Tuesday, 13 October 2009

Any red-heads out there?

Again I will quote some lines from D Parry-Jones' book, "Welsh Country Upbringing".

"What a bewildering variety of physical characteristics the Welsh present! Of the exact origin of my father's and mother's stock, or type, anthropologists can offer no solution, beyond noting their prevalence in certain scattered localities throughout Wales. My father is a tall, straight, strongly-built, red-bearded man, hailing from a pocket of red-haired folk long established in the Hundred of Emlyn on the banks of the Teifi, round Newcastle Emlyn. In the earliest surveys and Court Rolls of that lordship the name "Gogh" (red) figures. His father was bigger than he and more red.

The origin, as well as the geographical distribution of the red-haired folk, has so far baffled students. Our greatest authority and pioneer in this branch of study is Dr H J Fleure, with whom I am inclined to agree that is is due to the crossing of a certain type of fair-haired people with a particular strain of dark people. Reflected under certain lights some dark hair will give out a sheen of brown. . . I was interested, in reading of another Celtic land, Cornwall, to come across the following: "In Cornwall, particularly the Land's End district, it is not advisable to dub a person 'A red-haired Dane'. The Celtic nations hated the Danes and were always fighting them and not only in Cornwall but all along our coasts where the Danes or Norsemen made their ravages." He speaks of there being little doubt that the Danes, Norsemen or Vikings - all more or less red-haired. On what evidence this is based I do not know. I should imagine that they would be more fair than red, still it finds confirmation in a remarkable fact that there still exists a chapel in Brecon Cathedral where the Normans worshipped, called 'Capel-y-Cohiaid' - the Chapel of the red-haired.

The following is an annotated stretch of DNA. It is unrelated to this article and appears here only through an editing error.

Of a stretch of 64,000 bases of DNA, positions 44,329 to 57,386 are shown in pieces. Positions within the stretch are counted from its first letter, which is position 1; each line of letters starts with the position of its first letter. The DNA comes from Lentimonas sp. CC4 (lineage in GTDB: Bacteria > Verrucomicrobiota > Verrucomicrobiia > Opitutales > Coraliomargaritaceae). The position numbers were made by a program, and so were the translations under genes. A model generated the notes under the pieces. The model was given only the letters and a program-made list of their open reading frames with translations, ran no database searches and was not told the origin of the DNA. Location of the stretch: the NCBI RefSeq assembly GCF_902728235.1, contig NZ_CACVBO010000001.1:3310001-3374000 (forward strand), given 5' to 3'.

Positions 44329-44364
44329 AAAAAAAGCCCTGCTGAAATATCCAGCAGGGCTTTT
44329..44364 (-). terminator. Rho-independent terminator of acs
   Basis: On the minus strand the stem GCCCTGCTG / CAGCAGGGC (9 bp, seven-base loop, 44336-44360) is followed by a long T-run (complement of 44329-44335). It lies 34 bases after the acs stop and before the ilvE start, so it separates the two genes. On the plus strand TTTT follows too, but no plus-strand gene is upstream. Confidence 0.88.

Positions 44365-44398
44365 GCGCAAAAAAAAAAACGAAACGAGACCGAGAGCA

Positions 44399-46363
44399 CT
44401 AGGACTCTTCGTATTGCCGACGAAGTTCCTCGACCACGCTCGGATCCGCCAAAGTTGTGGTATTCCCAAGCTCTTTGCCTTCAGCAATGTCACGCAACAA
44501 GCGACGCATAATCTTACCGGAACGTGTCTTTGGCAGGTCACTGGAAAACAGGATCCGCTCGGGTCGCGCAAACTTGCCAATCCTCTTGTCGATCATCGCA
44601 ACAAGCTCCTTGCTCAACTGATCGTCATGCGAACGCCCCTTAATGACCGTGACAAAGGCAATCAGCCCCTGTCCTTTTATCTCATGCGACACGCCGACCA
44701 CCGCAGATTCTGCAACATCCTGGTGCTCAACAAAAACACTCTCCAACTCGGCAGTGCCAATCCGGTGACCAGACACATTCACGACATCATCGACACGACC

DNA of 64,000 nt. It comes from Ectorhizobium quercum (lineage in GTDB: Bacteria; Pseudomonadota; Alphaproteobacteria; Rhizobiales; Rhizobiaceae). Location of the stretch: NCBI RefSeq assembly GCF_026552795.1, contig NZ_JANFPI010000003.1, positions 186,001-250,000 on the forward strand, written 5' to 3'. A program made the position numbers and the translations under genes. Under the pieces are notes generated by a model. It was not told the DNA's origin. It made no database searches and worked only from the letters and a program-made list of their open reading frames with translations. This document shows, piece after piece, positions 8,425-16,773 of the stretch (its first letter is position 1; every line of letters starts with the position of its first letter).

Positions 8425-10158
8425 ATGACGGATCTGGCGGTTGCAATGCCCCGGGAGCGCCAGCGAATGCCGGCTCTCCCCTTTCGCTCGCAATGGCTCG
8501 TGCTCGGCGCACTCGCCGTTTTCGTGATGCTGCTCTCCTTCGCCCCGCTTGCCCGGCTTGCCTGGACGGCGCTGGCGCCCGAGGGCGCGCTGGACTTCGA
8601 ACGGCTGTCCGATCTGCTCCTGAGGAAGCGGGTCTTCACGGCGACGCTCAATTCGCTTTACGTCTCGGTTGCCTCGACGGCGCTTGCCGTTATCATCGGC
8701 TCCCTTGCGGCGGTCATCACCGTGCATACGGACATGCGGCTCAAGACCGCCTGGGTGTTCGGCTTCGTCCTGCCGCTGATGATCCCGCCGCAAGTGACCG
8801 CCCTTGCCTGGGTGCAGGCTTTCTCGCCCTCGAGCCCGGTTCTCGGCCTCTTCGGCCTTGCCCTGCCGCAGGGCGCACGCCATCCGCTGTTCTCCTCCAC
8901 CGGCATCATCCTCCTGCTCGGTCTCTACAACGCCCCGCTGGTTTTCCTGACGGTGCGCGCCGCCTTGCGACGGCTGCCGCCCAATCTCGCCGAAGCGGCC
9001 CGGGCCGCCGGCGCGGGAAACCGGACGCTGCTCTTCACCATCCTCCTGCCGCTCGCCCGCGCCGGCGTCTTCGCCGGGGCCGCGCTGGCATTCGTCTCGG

Nor must I forget the crimes of that nest of red-haired brigands which infested and terrorized the Lordship of Mawddwy in Merionethshire and which murdered, amongst others, the Sheriff, Baron Owen, in the year 1555. Baron Owen, with the help of a neighbouring squire determined to rid the neighbourhood of their presence, and one Christmas fell upon them and slew eighty of them. Amongst those captured was the youngest son of an aged mother, who pleaded tearfully for the life of this one to be spared, but without avail. When the pitiless Sheriff declared that he to must hang like the others, she bared her withered and yellow breasts before him, and said: 'These have given suck to those that will one day wash their hands in they life's blood.' And it was so! She knew her brood only too well. This must be the most dramatic incident in any court of law in Wales, and must have sent a shudder of disgust and horror through the whole court truly prophetic of the vengeance she foretold. As the Sheriff was one day returning past the scene of the slaughter, a tree fell across the road in front of him, and the red brigands rushed out and murdered him. Some of them did actually wash their hands in his blood and drank their revenge!"

Ooh, never cross a red-haired Welshman - you have been warned! All those famous redheads out there - from Eric the Red, through Napoleon, right up to Lucille Ball and Ginger Rogers from my youth - perhaps all have the same genetic roots.


  1. That's very interesting, as my husband (Irish) and myself (Welsh)both have a red tint to our brown hair and his beard grows through ginger! Kath

  2. Don't cross the red headed Irish - even those of us with with red dye in our hair... We can be very fierce!

  3. TPT & Kath: Oops! I'll be nice to you all, promise : ) : )

  4. I haven't really studied it, but my worldly experience tells me there are more true redheads (not just sandy colored) in Scotland, Ireland and Wales. I've always thought of it as a true Celtic gene. I grew up in danish populated Yorkshire and there very few redheads up there. But what do I know? I'm no authority